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Delta Shelter

the sculpted isle

Madonna del Monte is an island on the move. Its silty geology is relocated by the tides, a different shape each year. Its inhabitation by humanity now crumbling ruins, shifting ever closer to the sea.
     The tides come and go, hiding and revealing, adding and subtracting, shrinking and expanding the island. The transience of inhabitation bears a mark of permanence, the ruins guiding the silts until absorbed as part of the landscape.


A sculptor falls in love with the place; with the sound of the sea, the strength of the ruin, the peaceful sister island. Sheltered in the small, dislocated 'L' of the ruin, the sculptor starts to inhabit, to sculpt out a place for themselves. A studio, a retreat nestles into the walls of the smaller island.
     Each summer the sculptor returns, bringing a partner, growing the landscape, sculpting a place. Terraces cut into the land at the base of the full ruin, bringing the life of the sister island across the water. A shared place and a personal space, connected only by sight or by boat.
     The sculptor protects themself, learning the islands’ movements, reflecting and deflecting them. Flowing concrete walls create harbours, securing their landscape.

A family flourishes, sheltered between the touch of the ruin and the touch of the sea. Strong walls cocoon them, anchoring place within and sculpting space without.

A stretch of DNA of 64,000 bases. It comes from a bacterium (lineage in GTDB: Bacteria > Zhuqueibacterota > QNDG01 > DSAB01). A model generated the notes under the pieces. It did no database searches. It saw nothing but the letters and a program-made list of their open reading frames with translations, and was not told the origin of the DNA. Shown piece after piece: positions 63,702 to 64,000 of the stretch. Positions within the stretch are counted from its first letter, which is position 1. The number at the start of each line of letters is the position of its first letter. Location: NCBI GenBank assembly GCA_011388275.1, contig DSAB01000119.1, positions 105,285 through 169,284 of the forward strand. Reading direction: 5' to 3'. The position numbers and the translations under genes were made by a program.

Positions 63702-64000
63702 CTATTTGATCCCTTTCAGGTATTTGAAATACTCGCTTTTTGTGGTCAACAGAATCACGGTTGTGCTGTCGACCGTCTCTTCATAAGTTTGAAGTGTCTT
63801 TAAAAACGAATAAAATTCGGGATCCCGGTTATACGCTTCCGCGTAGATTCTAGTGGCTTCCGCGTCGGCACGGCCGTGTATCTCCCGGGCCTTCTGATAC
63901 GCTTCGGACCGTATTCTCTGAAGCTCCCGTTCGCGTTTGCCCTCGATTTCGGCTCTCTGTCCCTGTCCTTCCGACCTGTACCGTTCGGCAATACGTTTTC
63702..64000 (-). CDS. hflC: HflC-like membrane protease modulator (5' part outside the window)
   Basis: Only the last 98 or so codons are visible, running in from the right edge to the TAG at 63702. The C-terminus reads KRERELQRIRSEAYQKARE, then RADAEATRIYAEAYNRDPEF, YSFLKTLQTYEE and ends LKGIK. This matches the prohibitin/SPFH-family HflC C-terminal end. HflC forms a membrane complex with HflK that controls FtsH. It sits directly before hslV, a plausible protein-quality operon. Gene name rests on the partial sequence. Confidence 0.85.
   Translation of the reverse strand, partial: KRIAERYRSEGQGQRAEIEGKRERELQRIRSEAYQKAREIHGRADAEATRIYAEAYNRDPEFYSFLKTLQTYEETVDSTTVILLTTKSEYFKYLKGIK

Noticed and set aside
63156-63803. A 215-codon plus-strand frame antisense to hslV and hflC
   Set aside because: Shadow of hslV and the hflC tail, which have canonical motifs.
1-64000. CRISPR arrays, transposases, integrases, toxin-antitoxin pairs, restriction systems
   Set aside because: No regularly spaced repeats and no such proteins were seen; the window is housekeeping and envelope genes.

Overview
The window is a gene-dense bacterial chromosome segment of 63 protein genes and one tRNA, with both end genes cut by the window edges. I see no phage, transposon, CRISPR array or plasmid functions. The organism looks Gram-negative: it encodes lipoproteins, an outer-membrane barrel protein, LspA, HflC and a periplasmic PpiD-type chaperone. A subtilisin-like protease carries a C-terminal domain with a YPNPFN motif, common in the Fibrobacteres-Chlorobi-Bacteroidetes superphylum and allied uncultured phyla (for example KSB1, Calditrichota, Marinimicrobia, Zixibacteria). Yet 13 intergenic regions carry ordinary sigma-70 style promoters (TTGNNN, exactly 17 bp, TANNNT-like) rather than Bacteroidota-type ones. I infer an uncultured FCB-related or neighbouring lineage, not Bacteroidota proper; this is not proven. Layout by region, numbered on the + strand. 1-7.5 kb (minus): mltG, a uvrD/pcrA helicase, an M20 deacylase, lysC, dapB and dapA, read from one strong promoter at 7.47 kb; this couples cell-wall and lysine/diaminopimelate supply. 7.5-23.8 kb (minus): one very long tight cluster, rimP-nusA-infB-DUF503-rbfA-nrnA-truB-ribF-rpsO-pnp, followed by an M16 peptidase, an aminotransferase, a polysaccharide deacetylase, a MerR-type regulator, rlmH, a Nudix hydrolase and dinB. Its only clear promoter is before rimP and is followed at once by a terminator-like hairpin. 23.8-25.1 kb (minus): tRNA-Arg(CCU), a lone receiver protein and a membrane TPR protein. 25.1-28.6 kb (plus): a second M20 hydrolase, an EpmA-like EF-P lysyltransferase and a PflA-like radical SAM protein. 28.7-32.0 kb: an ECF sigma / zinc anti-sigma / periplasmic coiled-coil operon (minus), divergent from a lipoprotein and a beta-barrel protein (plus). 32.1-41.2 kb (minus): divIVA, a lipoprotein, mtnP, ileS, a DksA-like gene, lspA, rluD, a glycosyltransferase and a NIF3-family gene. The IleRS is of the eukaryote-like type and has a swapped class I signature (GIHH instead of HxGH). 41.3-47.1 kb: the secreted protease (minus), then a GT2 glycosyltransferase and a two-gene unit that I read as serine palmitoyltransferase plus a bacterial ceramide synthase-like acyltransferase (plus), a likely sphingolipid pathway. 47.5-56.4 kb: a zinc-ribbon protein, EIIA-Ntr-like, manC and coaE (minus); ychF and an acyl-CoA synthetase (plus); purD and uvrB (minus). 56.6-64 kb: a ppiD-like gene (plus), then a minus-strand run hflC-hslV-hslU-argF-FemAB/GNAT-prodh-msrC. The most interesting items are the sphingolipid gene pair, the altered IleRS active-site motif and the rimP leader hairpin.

Each summer they return to inhabit this landscape, pitching tent-like homes within the concrete shell.
     Each year is different. The sand moves around the feet of the walls, the studio’s wall crumbles and falls away, the sculpture exposed and celebrated.
     The tides rise and fall, flooding the terrace, dancing against the floor and walls, then draining in pools, seats and flows. The house leaves with the people, but the promise of inhabitance remains - platforms and walls, sculpted into the landscape.

Delta Shelter was a short optional design module of MSc2 in Delft, designed as a quickfire way to develop a concept through iterative design using purely hand-drawn sketching and hand modelling.

     This project explores the constant interplay between the shaping of space due to the natural elements, against the shaping that plays out through human inhabitation and construction.

MSc2 Global Dwelling Studio, TU Delft

July 2018


nature vs human

designing by hand

iterative design

transient design

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I was sand, I was snow, written on, rewritten, smoothed over.

– Margaret Atwood

The new intervention derives its form and materiality from its context, both angular in reflection of the ordered construction of the ruin, yet soft to work with the sweeping construction of the tides.

     It shelters at the base of the ruin, curating and manipulating a corner of the island to fit the human form. Social spaces are centred around the experience of this landscape, absorbing and collecting the tides in pools that slosh and swirl, casting dancing lights onto the walls of the house.
    The ruin acts as a gradient between the wild landscape of the rest of the island and the sculpted landscape of inhabitation.

The family face the ocean, hidden from view of the neighbouring islands at the foot of the ruin. Strong concrete walls enclose the space, all sightlines controlled and converging in the central focus of the patio. Openings in the wall connect internal spaces with external terraces, directing views to maintain hierarchies of privacy and peace.